[cap]“H[/cap]ere’s a news flash: Bigfoot is real.” Autumn Williams leans forward, punctuating her echoing assertion with a silent, stubborn stare. “Put that in your pipe and smoke it.” The claim sounds absurd, its absurdity emphasized by the sincerity with which she says it. There is no tremor in her voice. There is no waste or want for words. There is no defiant hyperbole. She returns to her relaxed position, legs folded, back leaning against the arm of her couch. Resting her hands behind her head, she grins. Just the quiet expression of certainty, Williams need say no more.
Williams is a Bigfoot researcher. Dubbed a “cryptozoologist” by the scientific community, she has been for more than two decades. She has worked all over the country, from hosting Mysterious Encounters on the Outdoor Life Network in 2004 to leading a team of paranormal investigators on a three-day expedition for an episode of Sci Fi Investigates in 2005. That year, she also wrote, directed and produced a documentary, titled Oregon Bigfoot: In Search of a Living Legend. She built her website, Oregonbigfoot.com, ten years ago as a database of Bigfoot sightings, a framework for research and analysis. At the time, it was one of the first state-based websites for Bigfoot research. She has explored hundreds of miles of backcountry wilderness, examined thousands of eyewitness accounts, listened to countless unidentified animal recordings and watched hours upon hours of video footage.
Yet during her 20 years in Bigfoot research, Williams’ work has crossed seemingly every boundary but one: acceptance as fact, not fiction. Skeptics argue there is no fossil record supporting the evolution of Bigfoot. “There are plenty of fossils of robust bipedal primates,” Williams retorts. “Australopithecines. Gigantopithecus. It’s not like we’re talking about a horse with wings.” They argue that the Pacific Northwest doesn’t have the resources to sustain a large primate. “They aren’t taking into account the fact that this thing appears to be omnivorous,” Williams scoffs. “Plenty of food.”
If only such theories could settle the controversy, which unqualified skeptics dominate, according to Williams. But it persists, as ultimately the debate between believers and skeptics boils down to one simple truth: seeing is believing. Science – the institution, that is – cannot confirm the existence of Bigfoot, regardless of the empirical data that has accumulated over the years, without a dead, hairy, bipedal cryptid corpse on an autopsy table. Belief in Bigfoot is based in faith for those who aren’t eyewitnesses; around here, faith-based beliefs are a one-trick pony.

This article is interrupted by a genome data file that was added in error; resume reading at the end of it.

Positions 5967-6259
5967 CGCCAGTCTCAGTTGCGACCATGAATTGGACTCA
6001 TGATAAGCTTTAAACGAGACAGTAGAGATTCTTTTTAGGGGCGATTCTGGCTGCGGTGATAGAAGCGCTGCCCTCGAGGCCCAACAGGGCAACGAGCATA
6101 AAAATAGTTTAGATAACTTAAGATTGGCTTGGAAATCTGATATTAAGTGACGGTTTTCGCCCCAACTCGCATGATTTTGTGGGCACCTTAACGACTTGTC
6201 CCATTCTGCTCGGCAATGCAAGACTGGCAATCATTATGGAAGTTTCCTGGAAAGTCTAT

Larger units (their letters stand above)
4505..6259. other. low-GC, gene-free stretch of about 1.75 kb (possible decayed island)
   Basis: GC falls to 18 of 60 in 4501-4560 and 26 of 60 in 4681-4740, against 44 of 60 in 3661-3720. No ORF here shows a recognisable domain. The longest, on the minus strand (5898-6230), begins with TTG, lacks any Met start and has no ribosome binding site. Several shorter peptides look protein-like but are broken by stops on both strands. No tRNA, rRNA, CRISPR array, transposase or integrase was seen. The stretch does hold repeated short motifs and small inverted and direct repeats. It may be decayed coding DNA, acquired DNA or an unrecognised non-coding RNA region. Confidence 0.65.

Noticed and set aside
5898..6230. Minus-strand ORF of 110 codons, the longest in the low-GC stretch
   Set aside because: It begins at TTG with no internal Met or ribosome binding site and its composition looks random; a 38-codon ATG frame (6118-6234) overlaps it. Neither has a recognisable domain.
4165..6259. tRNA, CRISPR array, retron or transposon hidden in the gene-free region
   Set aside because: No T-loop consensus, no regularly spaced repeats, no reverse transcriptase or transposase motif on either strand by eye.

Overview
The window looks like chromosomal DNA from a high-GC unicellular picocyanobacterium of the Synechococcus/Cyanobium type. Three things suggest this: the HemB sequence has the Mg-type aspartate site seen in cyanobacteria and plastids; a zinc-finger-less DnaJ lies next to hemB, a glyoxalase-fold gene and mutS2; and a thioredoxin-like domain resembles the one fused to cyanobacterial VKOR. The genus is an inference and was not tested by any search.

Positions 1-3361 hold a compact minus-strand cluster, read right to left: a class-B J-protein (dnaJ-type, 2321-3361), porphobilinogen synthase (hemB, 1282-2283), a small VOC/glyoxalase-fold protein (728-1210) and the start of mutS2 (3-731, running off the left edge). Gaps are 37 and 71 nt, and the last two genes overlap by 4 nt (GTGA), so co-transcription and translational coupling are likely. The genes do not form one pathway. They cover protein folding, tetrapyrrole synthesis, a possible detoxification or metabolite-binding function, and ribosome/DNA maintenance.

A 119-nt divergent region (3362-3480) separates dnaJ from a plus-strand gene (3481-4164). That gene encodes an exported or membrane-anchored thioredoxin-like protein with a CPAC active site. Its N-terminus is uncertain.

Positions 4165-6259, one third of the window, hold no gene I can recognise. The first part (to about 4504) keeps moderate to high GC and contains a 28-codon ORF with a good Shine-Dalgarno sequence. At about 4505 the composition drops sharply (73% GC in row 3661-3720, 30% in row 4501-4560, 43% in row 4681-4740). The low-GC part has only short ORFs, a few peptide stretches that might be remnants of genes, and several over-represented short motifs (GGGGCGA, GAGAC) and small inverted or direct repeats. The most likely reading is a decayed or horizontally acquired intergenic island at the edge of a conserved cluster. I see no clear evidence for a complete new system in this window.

But Williams doesn’t need to rely on faith or science to explain what led her to her life’s work. Her family moved into a cabin near Orting, Washington, in the foothills of Mt. Rainier, the Mt. Baker-Snoqualmie National Forest on their back doorstep. Their cabin had no electricity, only a wood stove for heating and cooking. It became daily routine that Williams and her mother would take the nearby trail into the woods to peruse for sticks and branches to burn. On a misty spring morning, their forage met an unexpected and abrupt halt. “We came around a corner on the trail,” she pauses.
Her voice has softened to the rise and fall of a calm but clear murmur. Her body has curled and her arms have wrapped around her legs as her eyes peer from behind her knees. “I ran into [my mother] because she stopped. I remember her reaching down and grabbing my hand, and me looking up at her, and then looking where she was looking,” she pauses again. “There was an adult and a juvenile there, standing on the trail. It all happened really fast, but it stuck in my head because it was so intense.” Williams voice begins to escalate in volume and intensity. “I remember looking at [the adult], and he was staring at her like this.” She breaks from her folded posture, leaning close, widening her eyes beneath a furrowed brow in an unwavering stare. “He wasn’t blinking.” She leans back, blinking dry eyes.
Williams, who was only a toddler when the encounter took place, says that she and her mother spent the rest of the day under the covers of their bed. Her youth brings into question the truth of her story, but she insists that the experience explains much of her childhood interest in Bigfoot. She checked out books on Bigfoot from her local library. She obsessed over their eyes, drawing them on bills or receipts, anything that was left out on her family’s table. She recalls her neighbors who didn’t believe that their son saw “giant monkeys” outside his window at night until they encountered a Bigfoot themselves.